Copyright 2011 by Gary L. Pullman
There’s a limit, perhaps, to the number of horror villains that the genre’s writers can imagine. Fortunately, there are also variations on most, if not all, of them. Mr. Hyde, of The Strange Case of Dr. Jekyll and Mr. Hyde, seems to be a variation on the werewolf. He’s hirsute and ferocious and more than a bit bestial, but he’s not a werewolf per se. The disembodied, winged phalli of ancient Greece and the Middle East, as I suggested earlier, appear to have put in a more modern appearance, albeit disguised and minus the wings, as it were, as the phallic parasites in the movie Shivers. Instead of flying, they slither, and they seem to have been skinned alive; nevertheless, their viscous meatiness suggest that they are members virile, as do their ability to spread sexually transmitted diseases and to render both sexes horny.
John Kenneth Muir believes that the computer that impregnates Susan Harris in Demon Seed is a stand-in, as it were, for Victor von Frankenstein; so, one might argue, is H. G. Wells’ Dr. Moreau, who is busy vivisecting animals in the hope4 of creating a race of hybrid “beast-men,” and what is the entity in The Entity if not a ghost-turned-incubus? Although I myself don’t necessarily subscribe to the notion, some believe that aliens, or extraterrestrial beings, are really demons in disguise. In fact, this seems to be Dean Koontz’s stand on this issue, at least as far as his novel The Taking is concerned. Stephen King’s novel It gives a new shape--and identity--to the ancient god Proteus, with the monster of his novel able to change shape at will or to assume the identity of anyone It’s met. Modern devotees of Wicca have supplanted traditional witches. Ghosts are, often enough, embodiments, so to speak, of guilt associated with past deeds--or misdeeds.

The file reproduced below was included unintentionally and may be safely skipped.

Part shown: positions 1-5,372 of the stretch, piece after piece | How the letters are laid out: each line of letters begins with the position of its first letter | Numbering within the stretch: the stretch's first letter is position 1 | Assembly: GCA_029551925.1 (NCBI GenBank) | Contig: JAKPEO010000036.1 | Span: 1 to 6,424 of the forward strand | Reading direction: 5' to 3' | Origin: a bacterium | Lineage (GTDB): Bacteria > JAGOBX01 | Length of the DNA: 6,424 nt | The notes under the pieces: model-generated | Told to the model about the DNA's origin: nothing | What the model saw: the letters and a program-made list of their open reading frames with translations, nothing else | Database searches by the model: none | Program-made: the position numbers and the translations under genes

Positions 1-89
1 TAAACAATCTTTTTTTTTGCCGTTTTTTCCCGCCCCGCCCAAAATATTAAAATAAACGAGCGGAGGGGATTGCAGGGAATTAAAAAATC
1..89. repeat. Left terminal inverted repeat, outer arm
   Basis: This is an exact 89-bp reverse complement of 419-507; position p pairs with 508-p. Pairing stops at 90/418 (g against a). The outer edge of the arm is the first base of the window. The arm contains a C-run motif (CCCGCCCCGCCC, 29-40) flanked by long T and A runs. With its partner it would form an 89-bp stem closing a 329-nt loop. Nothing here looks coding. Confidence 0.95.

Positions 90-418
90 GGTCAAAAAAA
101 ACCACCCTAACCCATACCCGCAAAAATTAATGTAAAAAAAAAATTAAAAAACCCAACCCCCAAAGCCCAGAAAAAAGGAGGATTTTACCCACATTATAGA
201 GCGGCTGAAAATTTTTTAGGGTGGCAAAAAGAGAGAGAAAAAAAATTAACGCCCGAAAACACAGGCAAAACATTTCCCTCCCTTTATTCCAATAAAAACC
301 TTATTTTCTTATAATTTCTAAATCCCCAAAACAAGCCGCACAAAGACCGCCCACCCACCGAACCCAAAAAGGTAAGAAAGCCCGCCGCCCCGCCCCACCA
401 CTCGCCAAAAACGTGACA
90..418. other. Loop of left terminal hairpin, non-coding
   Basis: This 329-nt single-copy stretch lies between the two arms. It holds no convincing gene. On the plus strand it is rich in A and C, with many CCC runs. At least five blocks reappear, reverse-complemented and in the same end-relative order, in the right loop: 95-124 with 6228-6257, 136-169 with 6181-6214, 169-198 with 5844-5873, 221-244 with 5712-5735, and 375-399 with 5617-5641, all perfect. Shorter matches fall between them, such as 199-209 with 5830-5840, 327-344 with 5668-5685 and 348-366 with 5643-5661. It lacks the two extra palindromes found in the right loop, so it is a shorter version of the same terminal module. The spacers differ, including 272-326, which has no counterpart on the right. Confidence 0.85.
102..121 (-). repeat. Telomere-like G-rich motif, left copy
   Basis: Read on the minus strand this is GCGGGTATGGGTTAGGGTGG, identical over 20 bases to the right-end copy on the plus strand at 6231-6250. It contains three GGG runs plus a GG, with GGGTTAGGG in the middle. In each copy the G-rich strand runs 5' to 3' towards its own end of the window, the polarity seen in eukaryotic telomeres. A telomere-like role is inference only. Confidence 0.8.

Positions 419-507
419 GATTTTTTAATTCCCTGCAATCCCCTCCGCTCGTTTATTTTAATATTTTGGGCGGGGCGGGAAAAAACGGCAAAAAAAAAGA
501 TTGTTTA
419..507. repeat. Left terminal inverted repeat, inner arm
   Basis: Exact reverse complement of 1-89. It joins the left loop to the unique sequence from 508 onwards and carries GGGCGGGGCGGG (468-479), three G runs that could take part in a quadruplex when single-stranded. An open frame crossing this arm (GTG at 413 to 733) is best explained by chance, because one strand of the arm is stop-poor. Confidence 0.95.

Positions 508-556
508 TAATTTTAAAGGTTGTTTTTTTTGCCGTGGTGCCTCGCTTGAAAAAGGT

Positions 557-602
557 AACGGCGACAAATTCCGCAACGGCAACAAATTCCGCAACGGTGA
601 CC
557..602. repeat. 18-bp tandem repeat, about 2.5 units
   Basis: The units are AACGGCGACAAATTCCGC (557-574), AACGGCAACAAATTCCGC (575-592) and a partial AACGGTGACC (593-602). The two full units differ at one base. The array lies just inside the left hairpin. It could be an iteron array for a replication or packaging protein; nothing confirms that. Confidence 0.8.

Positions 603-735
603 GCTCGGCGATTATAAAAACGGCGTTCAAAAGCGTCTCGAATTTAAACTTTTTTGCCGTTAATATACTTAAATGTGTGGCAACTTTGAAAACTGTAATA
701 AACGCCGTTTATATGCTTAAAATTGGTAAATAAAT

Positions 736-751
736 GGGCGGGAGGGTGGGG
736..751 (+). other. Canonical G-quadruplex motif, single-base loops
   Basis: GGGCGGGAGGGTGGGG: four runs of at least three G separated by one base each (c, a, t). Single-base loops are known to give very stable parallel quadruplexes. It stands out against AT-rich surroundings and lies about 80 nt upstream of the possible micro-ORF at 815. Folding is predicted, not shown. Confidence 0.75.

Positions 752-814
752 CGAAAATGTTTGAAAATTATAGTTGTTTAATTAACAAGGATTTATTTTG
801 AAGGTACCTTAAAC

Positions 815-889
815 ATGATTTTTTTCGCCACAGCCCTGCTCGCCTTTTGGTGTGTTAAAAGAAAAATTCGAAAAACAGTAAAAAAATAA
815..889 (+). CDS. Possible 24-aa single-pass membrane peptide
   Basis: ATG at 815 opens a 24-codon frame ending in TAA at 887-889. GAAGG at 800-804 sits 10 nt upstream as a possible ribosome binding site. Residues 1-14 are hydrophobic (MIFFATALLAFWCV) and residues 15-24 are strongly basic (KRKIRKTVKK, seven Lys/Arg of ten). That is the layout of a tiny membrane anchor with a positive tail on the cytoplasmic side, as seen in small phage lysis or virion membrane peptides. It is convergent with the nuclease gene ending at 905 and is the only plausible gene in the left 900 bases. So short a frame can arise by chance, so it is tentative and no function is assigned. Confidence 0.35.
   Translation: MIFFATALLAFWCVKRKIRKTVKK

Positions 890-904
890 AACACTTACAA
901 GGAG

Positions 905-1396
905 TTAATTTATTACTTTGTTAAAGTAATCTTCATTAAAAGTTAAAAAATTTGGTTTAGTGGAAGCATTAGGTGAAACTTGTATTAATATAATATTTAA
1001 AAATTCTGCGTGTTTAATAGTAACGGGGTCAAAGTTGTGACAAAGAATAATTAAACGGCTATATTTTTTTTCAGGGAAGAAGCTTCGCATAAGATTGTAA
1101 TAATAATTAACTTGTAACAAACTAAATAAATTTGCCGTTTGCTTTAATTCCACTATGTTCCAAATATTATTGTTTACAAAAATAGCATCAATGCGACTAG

I’m not talking pastiche here, not merely open imitation, for satirical purposes or otherwise, but a creative retooling of earlier horror monster along the lines of Renee Magritte’s retooling of the mermaid icon in his painting Collective Invention. I see examples in a lot of places, including Buffy the Vampire Slayer’s Medusa-like Ovu Mobani demon in Marti Noxon’s “Dead Man’s Party” episode. A flash from its eyes paralyzes humans, just as the Medusa’s gaze turned her victims to stone.
Likewise, the half human, half-serpent demon Machida in David Greenwalt’s “Reptile Boy” is and is not a male version of the ancient Greek snake-woman known as the lamia. For one thing, he’s a he, not a she, and he doesn’t eat babies (as far as we know), apparently preferring nubile teens like Cordelia Chase, Buffy Summers, and the high school girl who is chained in the basement of the fraternity house in which his devotees, male college students who belong to the fraternity that worships him, reside. Buffy’s Machida demon is at least as original a departure from the ancient Greek lamia as Magritte’s fish-woman is on the ancient Greek siren, or mermaid, and it is such innovation that keeps horror fiction’s stable of fiends and monsters fresh. Variety is the spice of monsters, as it is of life.